The County, along with a handful of organizations and numerous volunteers, today begins counting the number of homeless people in each city as part of a requirement for federal funding to help combat homelessness.
“We’re actually doing the coverage of the entire county and that includes unincorporated areas,” said County spokeswoman Molly Nichelson. “We will be engaging with people on the street to chat with them … we have about 30 questions that people are going to be asked and logged on a mobile device.”
In previous counts, much of the numbers were estimates. For example, the 2017 count reported there were 466 unsheltered homeless people in Santa Ana. But when the city did its own count in March 2018, it found 1,030 unsheltered homeless people. Neither of those counts included people living at a County shelter at an abandoned bus terminal in downtown Santa Ana.
This year, those living in shelters will also be counted, Nichelson said, adding the shelter population was counted Tuesday. The counts are conducted every two years.
The count comes against the backdrop of a federal lawsuit over the Santa Ana Riverbed homeless camp evictions in January 2018. Attorneys for the homeless people, Brooke Weitzman and Carol Sobel, argued the move “criminalized” homelessness because people were pushed to city streets where they were ticketed for camping and loitering. Weitzman and Sobel argued since there weren’t enough shelter beds available at the time, the anti-camping and loitering ordinances should be suspended.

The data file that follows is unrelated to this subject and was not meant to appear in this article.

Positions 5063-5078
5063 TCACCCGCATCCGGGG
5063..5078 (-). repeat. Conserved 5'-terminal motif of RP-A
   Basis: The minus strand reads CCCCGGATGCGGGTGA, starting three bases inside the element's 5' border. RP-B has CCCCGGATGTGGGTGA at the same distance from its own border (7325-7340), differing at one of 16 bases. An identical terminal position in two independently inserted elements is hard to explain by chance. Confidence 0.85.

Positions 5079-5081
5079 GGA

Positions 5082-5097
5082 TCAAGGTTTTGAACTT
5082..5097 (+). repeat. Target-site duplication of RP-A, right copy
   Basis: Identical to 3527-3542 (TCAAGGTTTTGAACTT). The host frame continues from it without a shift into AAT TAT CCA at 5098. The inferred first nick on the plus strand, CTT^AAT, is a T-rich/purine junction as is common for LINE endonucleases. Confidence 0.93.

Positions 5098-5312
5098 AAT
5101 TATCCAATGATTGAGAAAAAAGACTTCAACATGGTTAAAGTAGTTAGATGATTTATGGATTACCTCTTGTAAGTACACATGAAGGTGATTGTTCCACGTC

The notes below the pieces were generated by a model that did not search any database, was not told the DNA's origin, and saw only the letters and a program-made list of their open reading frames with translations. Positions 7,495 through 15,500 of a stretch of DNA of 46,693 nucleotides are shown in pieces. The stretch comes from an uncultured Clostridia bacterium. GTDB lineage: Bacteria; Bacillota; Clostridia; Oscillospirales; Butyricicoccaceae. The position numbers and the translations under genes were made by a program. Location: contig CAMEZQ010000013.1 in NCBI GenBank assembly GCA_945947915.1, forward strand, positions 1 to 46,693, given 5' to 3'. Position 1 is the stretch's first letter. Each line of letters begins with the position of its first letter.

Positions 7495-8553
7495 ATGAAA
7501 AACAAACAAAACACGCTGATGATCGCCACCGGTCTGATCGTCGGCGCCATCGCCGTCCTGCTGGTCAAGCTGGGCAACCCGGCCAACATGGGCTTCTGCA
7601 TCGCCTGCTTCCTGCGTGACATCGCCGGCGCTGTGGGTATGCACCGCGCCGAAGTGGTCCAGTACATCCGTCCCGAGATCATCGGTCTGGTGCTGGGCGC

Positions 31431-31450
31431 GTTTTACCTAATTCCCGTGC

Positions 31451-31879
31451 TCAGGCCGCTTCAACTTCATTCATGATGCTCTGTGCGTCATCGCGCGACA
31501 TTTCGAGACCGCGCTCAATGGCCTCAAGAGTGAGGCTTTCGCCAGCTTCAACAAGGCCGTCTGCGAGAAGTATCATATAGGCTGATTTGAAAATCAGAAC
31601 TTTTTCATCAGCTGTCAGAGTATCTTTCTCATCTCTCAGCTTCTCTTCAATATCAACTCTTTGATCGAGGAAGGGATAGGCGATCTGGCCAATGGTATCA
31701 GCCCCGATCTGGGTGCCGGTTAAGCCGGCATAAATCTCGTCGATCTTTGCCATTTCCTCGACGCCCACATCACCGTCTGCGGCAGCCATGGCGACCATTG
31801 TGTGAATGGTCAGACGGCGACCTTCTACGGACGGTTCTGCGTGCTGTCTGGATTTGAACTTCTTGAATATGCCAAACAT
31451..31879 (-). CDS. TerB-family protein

U.S. District Judge David O. Carter, who’s overseeing the lawsuit, warned cities and the county against prosecuting homeless people for camping until there were enough shelter beds built. A U.S. Ninth Circuit Court of Appeals decision in September bars prosecuting homeless people for sleeping in public places if a city or county has less shelter beds than its homeless population.
North and central county cities have been scrambling to build hundreds of shelter beds for the homeless since federal appeals court ruling. Santa Ana opened an emergency shelter in November and Anaheim opened one in December. Anaheim and Santa Ana also have plans to build more shelter beds and Placentia, Tustin and Buena Park are also trying to build shelters.
Nichelson said counting teams will be deployed to each city throughout the county, with someone driving around to locate homeless people and coordinate with other team members. From there, they will talk to the person and ask them a list of questions and log the answers, along with the location, onto a mobile device. All the information will be relayed to the central hub in Santa Ana and displayed on a digital map.
But locating homeless people could be difficult because Santa Ana and Anaheim are again enforcing anti-camping ordinances, said Anaheim activist Lou Noble, who helps advocate for homeless people.
Noble said some people may be living in drainage canals and tunnels along the Santa Ana Riverbed, near freeways and railroads.
“Everybody is kind of underground because the cops keep harassing them and putting them in jail for every little thing,” Noble said. “Ever since they started doing that, telling everybody they’re going to jail if they didn’t go to shelter, people have been hiding.”